Category: Restoration

  • 21 Footer – Waterline

    The hull had a water line scratched into the planking which we had just assumed was the correct water line. It was only when I decided to just check it for overall length that it dawned on me that its was nowhere near correct! This waterline was from when the motor and lead keel had […]

  • Plugging 3000+ holes! and revealing the red cedar

    Once the planking was complete all those nail / screw holes had to be plugged! There were a few days’ work to first drill out the holes, make the plugs then plug all the holes. We mixed into the epoxy some of saw dust made from old planks. As there was deterioration around many of […]

  • Transom and Rudder

    The rudder blade apeared to be the original, made from red cedar. It had a section cut out for the propellor that had been done when the boat was converted to power and the blade was significantly weakened with cracking. Although cracked the cedar still looked beautiful! The rudder had also been pinned with stainless […]

  • Cold moulding – veneer or ply??

    Before working on any of the planking the hull had to be secured to the floor and adequately supported at the gunwale. This enable the hull to sit true and square with most of the weight taken on the trolley which was supporting the keel. Tony and I had been trying to source veneers which […]

  • Turning a 25’ hull with one chain block!

    The only structural point in the workshop to support 1820 was the roof beams across the roller door entrance. First, we had to skate 1820 into position, half in and half out of the workshop. We already knew from unloading 1820 off the trailer where the balance point of the hull was. This time we […]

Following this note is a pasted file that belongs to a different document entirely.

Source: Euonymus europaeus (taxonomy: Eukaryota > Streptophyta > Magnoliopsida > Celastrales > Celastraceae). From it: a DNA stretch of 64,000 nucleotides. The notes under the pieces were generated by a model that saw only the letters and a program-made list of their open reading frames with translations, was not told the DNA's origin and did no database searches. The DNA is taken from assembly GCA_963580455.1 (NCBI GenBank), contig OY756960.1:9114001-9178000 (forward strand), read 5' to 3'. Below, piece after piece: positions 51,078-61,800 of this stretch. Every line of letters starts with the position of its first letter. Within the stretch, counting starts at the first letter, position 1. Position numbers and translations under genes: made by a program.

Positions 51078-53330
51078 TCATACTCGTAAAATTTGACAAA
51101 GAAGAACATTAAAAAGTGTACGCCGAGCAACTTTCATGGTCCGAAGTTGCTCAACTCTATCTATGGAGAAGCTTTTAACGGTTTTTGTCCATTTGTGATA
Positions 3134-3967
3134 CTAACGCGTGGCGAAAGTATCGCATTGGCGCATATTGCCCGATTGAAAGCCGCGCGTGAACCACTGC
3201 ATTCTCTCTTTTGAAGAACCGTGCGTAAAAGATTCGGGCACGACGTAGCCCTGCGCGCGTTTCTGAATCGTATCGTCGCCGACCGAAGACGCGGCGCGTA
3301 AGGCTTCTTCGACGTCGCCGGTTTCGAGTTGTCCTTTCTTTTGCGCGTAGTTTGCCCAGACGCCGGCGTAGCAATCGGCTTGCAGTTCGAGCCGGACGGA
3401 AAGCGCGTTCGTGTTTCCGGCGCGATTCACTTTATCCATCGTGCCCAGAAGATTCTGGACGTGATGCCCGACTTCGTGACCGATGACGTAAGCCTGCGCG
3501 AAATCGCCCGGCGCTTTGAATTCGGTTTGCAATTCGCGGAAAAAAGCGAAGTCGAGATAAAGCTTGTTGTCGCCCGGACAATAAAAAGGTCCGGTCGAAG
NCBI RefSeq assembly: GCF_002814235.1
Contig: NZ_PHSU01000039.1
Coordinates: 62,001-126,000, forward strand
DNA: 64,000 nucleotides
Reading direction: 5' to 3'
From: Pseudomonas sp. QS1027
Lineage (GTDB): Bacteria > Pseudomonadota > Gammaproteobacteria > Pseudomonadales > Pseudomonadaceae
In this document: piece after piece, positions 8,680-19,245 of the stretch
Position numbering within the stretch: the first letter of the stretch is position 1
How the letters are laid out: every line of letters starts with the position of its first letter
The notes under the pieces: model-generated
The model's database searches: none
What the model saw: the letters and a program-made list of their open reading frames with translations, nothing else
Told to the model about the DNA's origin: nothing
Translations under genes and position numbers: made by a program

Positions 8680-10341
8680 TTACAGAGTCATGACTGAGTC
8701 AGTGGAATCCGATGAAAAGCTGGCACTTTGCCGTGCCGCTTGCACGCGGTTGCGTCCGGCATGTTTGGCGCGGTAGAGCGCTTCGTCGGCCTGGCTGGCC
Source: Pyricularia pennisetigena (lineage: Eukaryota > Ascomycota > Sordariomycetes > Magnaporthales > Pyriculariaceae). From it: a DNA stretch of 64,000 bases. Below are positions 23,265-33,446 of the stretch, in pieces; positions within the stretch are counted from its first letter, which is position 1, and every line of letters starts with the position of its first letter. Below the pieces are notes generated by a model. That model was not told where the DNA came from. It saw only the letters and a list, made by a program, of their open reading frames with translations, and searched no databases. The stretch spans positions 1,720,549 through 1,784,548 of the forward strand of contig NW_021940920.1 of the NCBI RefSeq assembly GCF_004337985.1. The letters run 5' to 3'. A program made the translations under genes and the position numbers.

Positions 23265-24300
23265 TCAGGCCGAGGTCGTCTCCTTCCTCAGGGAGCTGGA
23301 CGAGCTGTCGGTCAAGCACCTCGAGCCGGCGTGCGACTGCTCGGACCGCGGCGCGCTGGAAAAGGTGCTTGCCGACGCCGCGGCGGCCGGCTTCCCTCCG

• Tumblehome and Gunwale

    A distinctive feature of 1820 was its tumblehome sides, however other than at the transom this shape had been lost when the new timbers were steamed in. Additionally 1820 had lost much of its sheerplanks so there was no clear sheerline to work from. A number of broken sections where recovered and with some detective […]

  • New Stem

    The old stem was removed from the boat and used a template to make a new laminated stem. Used spotted gum cut into approximately 4 to 5mm thick veneers, steamed and then bent into shape. Once the correct shape was formed the veneers could be released, coated with epoxy and clamped till set. The rabbet, […]

  • Photogrammetry

    We were aware that ‘Tassie Too’ a well-known 21-footer that Tony had restored in the early 2000’s and now back in Tasmania run by the group ‘Friends of Tassie Too’ had been digitally ‘surveyed’ and line drawings made using photogrammetry.  With the assistance of Peter Higgs, the public officer of the ‘Tasmanian Wooden Boat Guild’ […]

  • The Project

    By Peter Lethbridge (Boat Builder) My first introduction to 1820 was in February 2017 when Tony Siddons took me to view the boat amongst other delicts at the back of a boat yard on the Mornington Peninsular. Tony along with his friend Chris had recovered the boat from a previous life as a keel boat […]

  • Restoring the “unrestorable” 1820 “Blood Red”

    by Tony Siddons. In the year 1999 an eminent wooden boatbuilder told me, “Tony, you are wasting your time with that boat – it’s unrestorable!”  I considered his words of advice – carefully.  On one hand, she was far gone but on the other hand, she had mystique: one of the great Forster Cup contenders no […]